Obviously, RICECAKES was designed to look like grains of rice arranged to form letters. It was my very first font design, planned for an event at Albany’s Rice Gallery, but was not completed in time. The letterforms are patterned after the classic Franklin Gothic, although I did alter the 1 (not gothic enough!)
RINGPIN was inspired by the style of body piercing. Not my own style, but interesting to observe. In designing this font, I was rather limited to geometric components, and drew each with a crisp highlight. Most letters take the lowercase form, sometimes with alternates. The letters did not want to align neatly, so they assume a variegated arrangment.
SAFETY PIN was inspired by the cover of the June 1946 Ladies Home Journal. Click on the O at left to see the whole word. From the mildewy examples I found, it appears their logotype was different for each issue in those days.
SEOUL is another pseudo-Asian font, but this time it’s modeled after Korean rather than the usual Chinese or Japanese script. The basic design is contemporary, rather than brush-like.
SEOUL CAPS recreates the uniform weight and width of the Korean letters and borrows or approximates a number of actual forms.
The companion font, SEOUL STACKING, can be used to intersperse stacked pairs of letters (as in the sample block) for a more authentically “Korean” look. To get a stacked pair, you simply type the upper letter in upper case, then the lower letter in lower case. Obviously this is for special effects and not continuous reading. The Read Me file contains instructions for using this unusual font.
SKIDZ was inspired by a sticker in which the letters where superimposed over a tire tread pattern. I’ve created my own tread pattern, subtracting letters based on Max Kaufmann’s classic font Balloon. When you type, the letters align to form an entire tire mark with white letters. The brackets and underscore can be used to create natural-shaped ends and patterned space between words.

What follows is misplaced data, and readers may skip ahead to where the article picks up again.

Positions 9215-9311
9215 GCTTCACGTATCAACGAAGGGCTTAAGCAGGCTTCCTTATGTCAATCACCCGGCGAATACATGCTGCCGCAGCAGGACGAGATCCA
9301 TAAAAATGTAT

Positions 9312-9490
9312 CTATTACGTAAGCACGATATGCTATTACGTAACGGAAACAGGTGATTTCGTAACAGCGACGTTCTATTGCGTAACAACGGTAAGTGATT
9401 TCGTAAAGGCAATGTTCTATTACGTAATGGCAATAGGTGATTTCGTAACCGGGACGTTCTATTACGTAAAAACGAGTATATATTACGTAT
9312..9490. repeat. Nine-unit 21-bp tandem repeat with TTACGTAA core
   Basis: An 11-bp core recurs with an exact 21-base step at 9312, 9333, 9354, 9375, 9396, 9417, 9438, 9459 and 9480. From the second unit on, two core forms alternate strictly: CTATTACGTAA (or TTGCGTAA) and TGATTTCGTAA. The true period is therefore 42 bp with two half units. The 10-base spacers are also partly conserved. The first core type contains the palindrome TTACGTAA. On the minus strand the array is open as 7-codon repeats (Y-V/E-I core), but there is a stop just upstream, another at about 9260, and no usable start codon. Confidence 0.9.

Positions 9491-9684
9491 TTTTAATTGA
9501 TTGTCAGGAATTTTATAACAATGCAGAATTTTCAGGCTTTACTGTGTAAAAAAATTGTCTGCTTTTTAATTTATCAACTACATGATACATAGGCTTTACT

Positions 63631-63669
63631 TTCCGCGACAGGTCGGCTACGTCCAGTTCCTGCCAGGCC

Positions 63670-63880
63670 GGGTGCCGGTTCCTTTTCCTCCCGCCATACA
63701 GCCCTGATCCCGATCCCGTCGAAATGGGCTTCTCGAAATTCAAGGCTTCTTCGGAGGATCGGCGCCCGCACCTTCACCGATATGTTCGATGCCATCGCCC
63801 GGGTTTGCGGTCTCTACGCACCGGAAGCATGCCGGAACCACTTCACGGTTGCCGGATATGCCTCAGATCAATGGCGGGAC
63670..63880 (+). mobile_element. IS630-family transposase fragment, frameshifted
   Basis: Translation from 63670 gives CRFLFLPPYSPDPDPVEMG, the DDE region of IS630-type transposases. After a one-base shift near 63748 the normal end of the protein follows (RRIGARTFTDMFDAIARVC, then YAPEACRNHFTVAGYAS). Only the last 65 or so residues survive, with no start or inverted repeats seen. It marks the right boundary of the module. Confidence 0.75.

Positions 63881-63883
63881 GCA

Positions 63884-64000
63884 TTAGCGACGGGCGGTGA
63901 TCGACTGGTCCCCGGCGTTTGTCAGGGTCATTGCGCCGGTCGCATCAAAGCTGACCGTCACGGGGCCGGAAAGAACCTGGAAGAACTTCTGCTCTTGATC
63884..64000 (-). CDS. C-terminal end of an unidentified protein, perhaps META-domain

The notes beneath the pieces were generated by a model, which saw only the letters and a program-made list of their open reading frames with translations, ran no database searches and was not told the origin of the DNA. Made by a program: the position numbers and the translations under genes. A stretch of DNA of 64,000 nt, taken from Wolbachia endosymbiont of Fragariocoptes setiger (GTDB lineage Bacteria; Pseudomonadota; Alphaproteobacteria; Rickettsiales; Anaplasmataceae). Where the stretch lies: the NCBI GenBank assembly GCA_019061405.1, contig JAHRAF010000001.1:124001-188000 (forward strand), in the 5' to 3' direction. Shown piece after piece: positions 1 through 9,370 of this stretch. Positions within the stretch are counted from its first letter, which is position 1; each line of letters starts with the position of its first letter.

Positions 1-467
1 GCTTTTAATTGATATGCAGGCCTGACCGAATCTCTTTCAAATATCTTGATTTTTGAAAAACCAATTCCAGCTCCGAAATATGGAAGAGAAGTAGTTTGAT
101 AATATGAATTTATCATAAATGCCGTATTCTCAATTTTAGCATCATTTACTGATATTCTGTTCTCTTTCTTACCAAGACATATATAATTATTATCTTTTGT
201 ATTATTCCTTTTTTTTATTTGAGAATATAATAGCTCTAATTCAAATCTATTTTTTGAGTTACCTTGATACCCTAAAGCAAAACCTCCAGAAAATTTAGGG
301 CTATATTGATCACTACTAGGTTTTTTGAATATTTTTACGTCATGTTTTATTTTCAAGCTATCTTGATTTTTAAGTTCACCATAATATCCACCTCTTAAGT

SPLUNGE is the font to use when you want to make a splash. It was inspired by the classic font Franklin Gothic, but each letter has been redrawn, then rounded, splashed and splattered. Depending on your choice of color, it could go from playful to rebellious to horrific.
STAGE LEFT was inspired by the iconic poster for the movie version of “West Side Story.” Designed by Joe Caroff—not Saul Bass as is often stated—the poster suggests a gritty but playful urban energy. It’s basically large and small caps but I’ve designed it so the big T, L, and F interlock with other small letters. Read more…
These fonts were inspired by the classic mosaic tile signs of the New York City subway system, dating to the early 20th century. I’ve tried to maintain the somewhat quaint letterforms while regularizing them for contemporary use.
SUNSET is another special effects font, simulating letters sinking into water and making rippled reflections. The basic letterforms are based on an unreleased condensed version of my Bride of the Monster font. It pushes legibility but could be very effective in the right context.
Alfred Hitchock’s The Birds (1963) is one of my favorite films. This font was inspired by its opening titles which were designed by James S. Pollak. Each name appears in a serifless roman font, then is broken up and reassembled by the images of birds flapping past.
The letterforms are my own variation on Optima with certain letters altered to match the film’s. The bird shapes are based on my own photos of swarming crows on Thanksgiving 2004. The result doesn’t match the individual film titles, but suggests the entire sequence of breaking letters and passing birds.
TRICOT was inspired by the 2007 US holiday stamps, designed by Nancy Stahl (left). I liked them so much that I designed my Christmas cards to match (at right) and developed the Tricot font for the greeting inside.
The TRUDEAU fonts are based on the wrought iron architectural lettering at nearby Albany Law School. The arch and lettering (at left) were designed as a small part of a major campus renovation in the late 1960s, designed by the architect Robert Louis Trudeau, founder of Trudeau/Architects. Formerly called “Law School,” the font and its new rail-less companion have been named to reflect their original designer.
WOODWIND was inspired by the opening titles of the classic 1939 film Gone With The Wind, directed by Victor Fleming, production designed by William Cameron Menzies, art direction by Lyle R. Wheeler. As you can see from the frame at left, the title appears on screen very large, a word at a time, blowing from right to left.